Panel for new exhibiton
Panel for new exhibiton
Vagadia Rabari woman in traditional dress
Vagadia Rabari woman in traditional dress
Work on Exhibition
Work on Exhibition

Links:


Attachments:
Apr 4, 2011

KR MUSEUM ACCESSIONS MAJOR COLLECTION!

Khetuben views new accessions
Khetuben views new accessions

KR MUSEUM ACCESSIONS MAJOR COLLECTION WITH DONATIONS FROM GLOBAL GIVING! KALA RAKSHA MUSEUM PROJECT REPORT 11 DECEMBER 2010- 2 APRIL 2011

“We would forget these things if not for the Museum,” Khetuben Rana, Artisan

THE KALA RAKSHA MUSEUM IN ACTION

Since its inception, Kala Raksha has dovetailed the collection and preservation of traditional pieces with income generation. The Trust established an international quality Museum of textiles and related materials in 1997. Two features of this Museum make it unique. First, the Museum is based in the village itself. Artisans have access to and responsibility for it. Second, artisans were involved in all phases of the development of the Museum. They assisted in collection, were engaged in documentation, and consulted in the permanent exhibition. The Kala Raksha Museum successfully proves the mutual benefits of involving communities in presenting and utilizing their own cultures. The Museum is intended as a resource base for artisans, designers and researchers. One aim is to revitalize traditions in contemporary ways through the museum’s inspiration. During this period, 17 Kala Raksha Vidhyalaya artisan design students, 2 National Institute of Fashion Technology students, 5 professional designers, and 30 Kala Raksha Artisans actively utilized our collections to develop craft products with cultural integrity. Kala Raksha Vidhyalaya began its course in design for traditional artisans with a field trip to the Kala Raksha Museum. The course encourages artisans to innovate within their traditions; for that, recognizing and supporting the unique features of those traditions is key. The opportunity to examine original pieces becomes more important with time. Even in five years, we have seen that young artisans no longer have access to traditions. “I have been with KR so many years but this was a new experience,” Miraben. One unique feature of the school is that young and older artisans study together. The visit to the museum is a catalyst for elders to explain the traditions. In the men’s colour class this year, we combined a discussion with master artisans and the museum field trip for the first time. As the students were examining textiles in the museum, the elders arrived. They listened to the discussion. “We should take this course, too!” Dr. Ismail Khatri KRV Advisor. Continuing with our museum mobilization program, sponsored by the Government of India Development Commissioner Handicrafts, in February we held the final workshop to develop products inspired by the museum collections. Ninoshka Alvares, a Mumbai based professional designer, conducted the workshop in the Kala Raksha Museum. Thirty artisans from three ethnic communities worked on garments and accessories that combined patterns that Ninoshka developed from museum objects and the artisans own motifs created during their studies at the Vidhyalaya. Serendipitously, no sooner was the workshop over than Kala Raksha was invited to participate in the Ahmedabad Fashion week on 14 February. Although the lead time was just a week, we happened to be ready. As only can happen in India, we got the new products and an artisan designer to the ramp in time to steal the show! “Kala Raksha’s was the best collection this year!” Prateek, Senior Designer Hutheesingh Designs. The Museum brought a few unexpected benefits to interns in the last few months. Craig Delphine, pattern maker from Australia came to help Kala Raksha solve the problem of sizing of garments once and for all. To everyone’s amazement, there seem to be no standard sizes so far in India. After pondering the situation and trying as many angles as we could think of, Craig finally went to the museum. Studying the traditional garments there, he realized that in Indian garment construction, fitting was achieved in simple, straight cuts. This changed his entire strategy for sizing. He went on to teach pattern making to the Kala Raksha tailoring team. In a second project, National Institute of Fashion Technology intern Smita Srivastava was getting stuck in designing recycled quilts for her diploma project. Her designs were too complicated to be sustainably produced by local artisans. A study of traditional quilts in the Kala Raksha Museum collections gave her the direction she needed to design appropriate to artisans and market. As the final touches were put on this report, we began the third group of Kala Raksha Artisan Designer interns, who studied some of the new books in the library and our permanent collections to begin a collection of Art to Wear jackets for the Surface Design Association meetings in Minneapolis in June 2011. “We are not inspired til we see the fabric and threads!” Lakhiben, Kala Raksha Design Intern.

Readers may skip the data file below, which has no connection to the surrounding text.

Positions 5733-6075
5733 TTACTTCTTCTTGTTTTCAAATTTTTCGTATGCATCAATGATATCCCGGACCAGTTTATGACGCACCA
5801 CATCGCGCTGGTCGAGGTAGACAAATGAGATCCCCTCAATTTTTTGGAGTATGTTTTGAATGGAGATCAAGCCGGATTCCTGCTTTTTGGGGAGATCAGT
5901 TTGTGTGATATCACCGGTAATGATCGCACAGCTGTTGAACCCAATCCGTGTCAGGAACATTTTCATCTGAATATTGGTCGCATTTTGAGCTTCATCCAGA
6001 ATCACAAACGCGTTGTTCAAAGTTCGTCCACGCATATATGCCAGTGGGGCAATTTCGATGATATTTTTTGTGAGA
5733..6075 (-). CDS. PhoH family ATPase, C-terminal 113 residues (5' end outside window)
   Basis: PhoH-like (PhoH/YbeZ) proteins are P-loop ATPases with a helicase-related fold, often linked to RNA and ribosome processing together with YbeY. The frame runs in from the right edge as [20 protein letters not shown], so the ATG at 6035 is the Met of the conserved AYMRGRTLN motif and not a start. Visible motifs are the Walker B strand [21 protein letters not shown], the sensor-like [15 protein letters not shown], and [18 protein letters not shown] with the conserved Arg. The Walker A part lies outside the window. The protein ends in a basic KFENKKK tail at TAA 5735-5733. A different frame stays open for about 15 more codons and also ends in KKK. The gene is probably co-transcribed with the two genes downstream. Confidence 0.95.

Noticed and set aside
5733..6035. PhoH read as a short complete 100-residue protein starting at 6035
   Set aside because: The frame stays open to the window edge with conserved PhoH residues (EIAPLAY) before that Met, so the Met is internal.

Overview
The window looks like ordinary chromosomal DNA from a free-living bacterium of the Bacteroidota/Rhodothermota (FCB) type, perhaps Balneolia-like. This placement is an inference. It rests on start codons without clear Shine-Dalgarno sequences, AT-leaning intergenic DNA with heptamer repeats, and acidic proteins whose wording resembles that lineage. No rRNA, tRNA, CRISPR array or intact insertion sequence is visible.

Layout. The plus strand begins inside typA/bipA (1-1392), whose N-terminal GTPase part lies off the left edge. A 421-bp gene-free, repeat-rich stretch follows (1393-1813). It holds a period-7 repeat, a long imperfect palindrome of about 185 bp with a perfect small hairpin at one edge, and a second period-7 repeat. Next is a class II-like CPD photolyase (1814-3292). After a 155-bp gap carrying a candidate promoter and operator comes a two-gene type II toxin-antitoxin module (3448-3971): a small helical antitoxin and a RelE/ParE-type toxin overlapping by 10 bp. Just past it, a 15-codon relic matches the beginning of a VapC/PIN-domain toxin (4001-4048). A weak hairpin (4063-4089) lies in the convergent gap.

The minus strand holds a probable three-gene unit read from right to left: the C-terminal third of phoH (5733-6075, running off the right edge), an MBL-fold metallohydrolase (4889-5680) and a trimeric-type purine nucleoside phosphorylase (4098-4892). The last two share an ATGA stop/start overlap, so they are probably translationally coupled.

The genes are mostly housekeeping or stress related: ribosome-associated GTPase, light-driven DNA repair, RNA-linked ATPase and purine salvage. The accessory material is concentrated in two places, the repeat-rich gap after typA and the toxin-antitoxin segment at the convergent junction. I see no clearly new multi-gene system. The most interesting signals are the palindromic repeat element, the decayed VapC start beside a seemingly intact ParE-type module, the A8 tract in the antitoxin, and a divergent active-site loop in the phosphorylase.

VISITORS AND RESEARCHERS